The T-S Collection is the largest, but not the only, collection to emerge from the Cairo Genizah. Some years after Schechter's visit, an Egyptian Jewish businessman and scholar by the name of Jacques Mosseri also gathered up a collection of Genizah manuscripts. These remained in the hands of the Mosseri family and, until recently, were off limits. Now, however, they are deposited on loan at Cambridge University Library, where they are being conserved, digitised and catalogued. The current project aims to assist with this task by describing and digitising 1,000 items as they are conserved from this new collection. As with the T-S fragments, these will bedisplayed online, allowing anyone interested to browse and examine these hitherto hidden treasures.

Publications

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Ashur A (2014) Between Egypt and Yemen in the Cairo Genizah in Journal of Islamic Manuscripts

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Daniel Davies (Author) (2011) Review of T. Rudavsky, 'Maimonides'. in Notre Dame Philosophical Reviews

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Esther-Miriam Wagner (Author) (2013) The Semitic Languages of Jewish Intellectual Production

 
Title A pious errand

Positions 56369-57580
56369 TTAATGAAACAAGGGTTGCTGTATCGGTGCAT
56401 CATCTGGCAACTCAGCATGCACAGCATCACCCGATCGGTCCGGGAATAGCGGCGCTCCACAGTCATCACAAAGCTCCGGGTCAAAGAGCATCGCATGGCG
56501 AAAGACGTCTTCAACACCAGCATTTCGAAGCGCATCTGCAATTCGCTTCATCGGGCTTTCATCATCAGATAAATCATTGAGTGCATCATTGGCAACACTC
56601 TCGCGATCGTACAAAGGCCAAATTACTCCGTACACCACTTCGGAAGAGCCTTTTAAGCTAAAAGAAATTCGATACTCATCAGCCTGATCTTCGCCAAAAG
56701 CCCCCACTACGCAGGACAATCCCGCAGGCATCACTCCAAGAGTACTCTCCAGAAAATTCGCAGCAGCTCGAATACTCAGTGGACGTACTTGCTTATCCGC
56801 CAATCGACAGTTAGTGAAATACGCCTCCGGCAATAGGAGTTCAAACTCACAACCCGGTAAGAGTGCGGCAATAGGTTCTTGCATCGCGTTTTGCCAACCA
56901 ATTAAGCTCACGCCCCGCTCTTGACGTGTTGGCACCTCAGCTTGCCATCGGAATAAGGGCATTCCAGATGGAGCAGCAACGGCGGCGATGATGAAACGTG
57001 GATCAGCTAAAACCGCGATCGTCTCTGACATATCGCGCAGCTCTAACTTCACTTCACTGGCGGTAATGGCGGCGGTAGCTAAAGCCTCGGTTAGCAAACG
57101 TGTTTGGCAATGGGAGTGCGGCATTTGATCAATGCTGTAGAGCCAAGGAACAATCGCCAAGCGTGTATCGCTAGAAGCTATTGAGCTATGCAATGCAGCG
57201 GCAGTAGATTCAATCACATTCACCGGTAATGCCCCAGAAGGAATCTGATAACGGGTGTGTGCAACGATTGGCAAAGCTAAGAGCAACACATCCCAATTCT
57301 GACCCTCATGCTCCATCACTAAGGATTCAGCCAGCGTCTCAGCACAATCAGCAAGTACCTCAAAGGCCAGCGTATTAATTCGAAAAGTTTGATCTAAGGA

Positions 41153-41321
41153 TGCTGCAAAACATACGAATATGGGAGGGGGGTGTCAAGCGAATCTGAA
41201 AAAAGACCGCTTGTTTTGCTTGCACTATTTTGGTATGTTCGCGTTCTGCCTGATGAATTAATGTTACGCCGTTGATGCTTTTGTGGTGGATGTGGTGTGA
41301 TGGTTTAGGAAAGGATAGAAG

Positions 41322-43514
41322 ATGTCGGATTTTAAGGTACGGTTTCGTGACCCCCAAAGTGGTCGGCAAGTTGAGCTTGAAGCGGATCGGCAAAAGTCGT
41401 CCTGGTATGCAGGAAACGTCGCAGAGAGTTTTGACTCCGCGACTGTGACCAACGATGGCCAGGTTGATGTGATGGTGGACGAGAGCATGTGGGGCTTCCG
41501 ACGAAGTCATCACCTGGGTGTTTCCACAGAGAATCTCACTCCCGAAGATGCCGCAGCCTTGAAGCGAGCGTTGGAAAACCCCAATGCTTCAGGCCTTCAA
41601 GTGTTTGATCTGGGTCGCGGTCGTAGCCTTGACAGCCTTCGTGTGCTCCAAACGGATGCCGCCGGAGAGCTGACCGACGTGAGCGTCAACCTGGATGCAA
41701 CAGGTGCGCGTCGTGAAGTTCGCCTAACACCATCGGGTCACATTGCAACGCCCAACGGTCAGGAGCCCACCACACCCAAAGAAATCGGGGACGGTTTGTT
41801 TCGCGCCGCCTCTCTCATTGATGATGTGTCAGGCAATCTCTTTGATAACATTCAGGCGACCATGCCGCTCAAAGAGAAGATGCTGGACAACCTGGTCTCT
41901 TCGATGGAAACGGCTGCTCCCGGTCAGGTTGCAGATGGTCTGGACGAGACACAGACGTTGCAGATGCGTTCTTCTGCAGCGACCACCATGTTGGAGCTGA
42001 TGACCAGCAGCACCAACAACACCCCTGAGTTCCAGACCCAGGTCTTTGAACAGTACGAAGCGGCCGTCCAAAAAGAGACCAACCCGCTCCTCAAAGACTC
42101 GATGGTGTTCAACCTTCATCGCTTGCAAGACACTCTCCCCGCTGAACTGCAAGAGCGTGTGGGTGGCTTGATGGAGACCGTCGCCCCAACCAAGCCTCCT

Description This is a short story set in Old Cairo in 1042 CE, which takes a fictional look at the original history of the Cairo Genizah and the reason that manuscripts were deposited in the storeroom of the Ben Ezra Synagogue in the Middle Ages. 
Type Of Art Creative Writing 
Year Produced 2015 
Impact The short story was published on the Jewish Quarterly blog, the website of the UK-based periodical. 
URL http://jewishquarterly.org/2015/11/a-pious-errand-a-short-story-set-in-old-cairo-in-1042-ce/
 
Title Discarded History: The Genizah of Medieval Cairo 
Description This is a major exhibition being mounted in Cambridge University Library's exhibition centre 26 April 2017 to October 2017. This public exhibition is the first major display dedicated to the manuscripts of the Cairo Genizah to be held in this country, and will focus on recent research by the Genizah Research Unit at CUL and associated scholarship on what the Genizah has to tell us about everyday life in the Middle Ages. 
Type Of Art Artistic/Creative Exhibition 
Year Produced 2017 
Impact Following a request from the new Museum of the Bible (https://www.museumofthebible.org), which opens its doors in Washington DC in November 2017, the exhibition will be travelling there after its run in Cambridge, and will be on display for the opening of the museum until probably the end of April 2018. 
 
Description The Cairo Genizah manuscripts held at Cambridge University Library (CUL) are the single largest and most important collection of medieval Jewish manuscripts in the world. Since their discovery in the 1890s they have revolutionised the academic study of Judaism and added greatly to the study of other disciplines, including in particular the social and economic history of the Mediterranean, as well as biblical studies and related fields.